The sound of footsteps had long since faded. Melot lay in the dark of the tunnel, struggling for each breath. Past and present twined together until he did not know where or what he was. Sometimes he was a boy, stealing treats from the kitchen with Tristan before a banquet. Climbing trees to snatch crabapples before the cook's helpers could get to them. Sometimes a man, holding Simon's hand as he died, Tristan kneeling beside him. Practicing archery in the yard. Always with Tristan.

After the incident in the training field when they were children, they had become quite good friends. Almost inseparable. Before long, Melot's mother teased them that she sometimes thought they were sewn together. Tristan and Melot. Melot and Tristan. Tristan, the favored son, even though neither of them were truly Marke's sons.

Melot watched as Tristan rode up, returned from the dead. 'I am delivered.' Then he was a boy again, slaying Irishmen and dragons in the forest with Tristan and Simon. Pushing Tristan's boat out to sea. 'Death to the Irish.' Discovering the Roman tunnel with Simon, running back to the castle to find Tristan. The tunnel, the tunnel that led to the keep... The tunnel. Someone was in the tunnel.

Tristan's face swam before his eyes.

"You." It was the real Tristan, summoned by his thoughts. Now he knelt beside Melot.

"What happened here?"

"A reward for idiocy," Melot said softly. Each word was painful, burning in his chest, but Tristan needed to know. To know everything. "A dozen Irish have blazed your way."

Witcred. He led Witcred to the old Roman tunnel. And Witcred led the Irish. Melot heard Tristan speaking, but he was caught up in memories. "Everyone lies."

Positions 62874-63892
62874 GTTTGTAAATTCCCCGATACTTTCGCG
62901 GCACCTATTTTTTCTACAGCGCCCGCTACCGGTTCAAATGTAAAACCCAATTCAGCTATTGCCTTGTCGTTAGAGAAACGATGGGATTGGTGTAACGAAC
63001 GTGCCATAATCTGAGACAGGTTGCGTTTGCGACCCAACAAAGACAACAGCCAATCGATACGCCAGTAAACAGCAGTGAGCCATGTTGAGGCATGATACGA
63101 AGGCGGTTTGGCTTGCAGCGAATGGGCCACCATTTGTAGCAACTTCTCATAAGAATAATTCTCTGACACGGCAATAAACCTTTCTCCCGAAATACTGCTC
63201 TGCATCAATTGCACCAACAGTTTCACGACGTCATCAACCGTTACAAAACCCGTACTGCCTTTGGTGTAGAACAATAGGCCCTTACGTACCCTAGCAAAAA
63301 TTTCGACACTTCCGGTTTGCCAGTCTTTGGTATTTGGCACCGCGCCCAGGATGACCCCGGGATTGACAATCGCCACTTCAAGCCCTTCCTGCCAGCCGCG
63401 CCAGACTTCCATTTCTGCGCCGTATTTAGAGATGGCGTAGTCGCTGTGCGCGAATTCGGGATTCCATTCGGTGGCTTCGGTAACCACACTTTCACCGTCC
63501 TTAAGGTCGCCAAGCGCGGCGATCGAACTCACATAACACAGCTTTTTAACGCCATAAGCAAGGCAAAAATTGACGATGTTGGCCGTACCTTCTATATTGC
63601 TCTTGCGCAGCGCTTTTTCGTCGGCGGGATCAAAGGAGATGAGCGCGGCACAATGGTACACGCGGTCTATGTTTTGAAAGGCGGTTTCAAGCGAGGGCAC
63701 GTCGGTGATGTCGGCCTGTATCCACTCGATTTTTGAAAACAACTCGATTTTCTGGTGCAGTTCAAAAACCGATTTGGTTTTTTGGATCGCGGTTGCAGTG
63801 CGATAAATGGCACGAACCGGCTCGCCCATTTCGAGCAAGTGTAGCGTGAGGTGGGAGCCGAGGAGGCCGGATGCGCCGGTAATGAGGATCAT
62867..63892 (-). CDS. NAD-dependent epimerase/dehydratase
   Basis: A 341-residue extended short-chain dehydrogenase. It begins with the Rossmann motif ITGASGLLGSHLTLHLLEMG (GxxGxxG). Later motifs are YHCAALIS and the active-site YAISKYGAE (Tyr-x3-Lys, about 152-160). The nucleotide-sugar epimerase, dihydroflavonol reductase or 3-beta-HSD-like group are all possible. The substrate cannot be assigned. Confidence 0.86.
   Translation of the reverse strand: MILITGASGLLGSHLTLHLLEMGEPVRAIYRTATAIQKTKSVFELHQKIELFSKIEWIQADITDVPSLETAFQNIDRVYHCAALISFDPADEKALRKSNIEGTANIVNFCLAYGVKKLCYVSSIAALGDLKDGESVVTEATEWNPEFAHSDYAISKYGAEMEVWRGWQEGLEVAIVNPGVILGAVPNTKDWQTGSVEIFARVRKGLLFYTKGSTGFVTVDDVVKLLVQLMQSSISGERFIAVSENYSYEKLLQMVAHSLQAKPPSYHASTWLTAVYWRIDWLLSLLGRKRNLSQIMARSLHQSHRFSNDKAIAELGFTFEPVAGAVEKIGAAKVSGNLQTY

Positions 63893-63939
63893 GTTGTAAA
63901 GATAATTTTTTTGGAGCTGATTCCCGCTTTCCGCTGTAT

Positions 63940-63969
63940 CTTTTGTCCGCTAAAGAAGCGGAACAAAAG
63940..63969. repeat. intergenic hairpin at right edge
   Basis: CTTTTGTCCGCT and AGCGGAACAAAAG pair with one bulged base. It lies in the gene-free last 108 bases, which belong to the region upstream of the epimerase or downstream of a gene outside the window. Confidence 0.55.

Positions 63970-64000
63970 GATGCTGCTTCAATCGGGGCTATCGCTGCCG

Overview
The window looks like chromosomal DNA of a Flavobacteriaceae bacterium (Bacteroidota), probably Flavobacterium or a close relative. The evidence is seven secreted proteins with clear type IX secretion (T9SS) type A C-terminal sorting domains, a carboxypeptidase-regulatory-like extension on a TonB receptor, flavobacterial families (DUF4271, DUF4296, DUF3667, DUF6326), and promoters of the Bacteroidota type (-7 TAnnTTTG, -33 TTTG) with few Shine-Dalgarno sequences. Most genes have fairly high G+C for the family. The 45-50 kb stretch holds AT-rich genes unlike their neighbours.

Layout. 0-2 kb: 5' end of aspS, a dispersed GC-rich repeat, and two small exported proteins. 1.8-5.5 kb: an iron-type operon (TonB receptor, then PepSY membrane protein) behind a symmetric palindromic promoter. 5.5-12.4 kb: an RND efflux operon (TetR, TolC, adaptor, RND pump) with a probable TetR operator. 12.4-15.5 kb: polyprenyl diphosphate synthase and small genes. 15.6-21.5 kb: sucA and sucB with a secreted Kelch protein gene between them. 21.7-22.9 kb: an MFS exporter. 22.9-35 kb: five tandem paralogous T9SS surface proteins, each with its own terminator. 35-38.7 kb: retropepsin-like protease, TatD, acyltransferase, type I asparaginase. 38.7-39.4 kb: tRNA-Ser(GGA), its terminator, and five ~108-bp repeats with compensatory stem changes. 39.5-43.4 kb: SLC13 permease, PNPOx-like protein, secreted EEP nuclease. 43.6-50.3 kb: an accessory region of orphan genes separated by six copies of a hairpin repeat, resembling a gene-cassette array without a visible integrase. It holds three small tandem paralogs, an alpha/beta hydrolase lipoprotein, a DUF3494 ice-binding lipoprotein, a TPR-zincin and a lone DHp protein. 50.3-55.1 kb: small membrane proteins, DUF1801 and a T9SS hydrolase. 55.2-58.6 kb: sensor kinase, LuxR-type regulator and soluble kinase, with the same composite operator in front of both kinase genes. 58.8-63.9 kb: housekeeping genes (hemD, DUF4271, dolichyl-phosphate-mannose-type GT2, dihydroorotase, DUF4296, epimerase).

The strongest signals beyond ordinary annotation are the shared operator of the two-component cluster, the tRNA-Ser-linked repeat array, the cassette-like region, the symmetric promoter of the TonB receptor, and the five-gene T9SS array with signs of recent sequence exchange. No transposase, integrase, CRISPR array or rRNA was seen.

"I didn't lead them here." Tristan's voice was forceful, begging Melot to believe him.

He had to tell him. Had to tell the truth now. Dead men cannot lie. "No. I did."

"Why?" Tristan knew how he hated the Irish. They both did. Both of their fathers were killed by Donnchadh's men.

"I thought someone believed in me."

"It will be undone."

A ray of hope entered Melot's dark thoughts. Tristan. Always the best, always the noble warrior. Where Melot failed, Tristan always succeeded. He would fix Melot's mistake.

"Tristan, I am for the worms." He grabbed at Tristan's tunic, desperate. Before he died, he had to know that someone would aid Marke. That someone would finally defeat the Irish. "Swear to me that you are true."

"As we were brothers."

Melot breathed an aching sigh of relief. It would be undone. His mistake. He had believed Witcred because he wanted to. He wanted to believe, even when he knew the truth. That Witcred was a coward, an untrustworthy schemer. But Tristan was his brother. Melot trusted him. It would be undone.

"Build my boat," he whispered to his brother.

He had built a boat for Tristan once. He did not remember why now. 'Death to the Irish.' That was it. But there was something. Something more important. 'We were brothers.'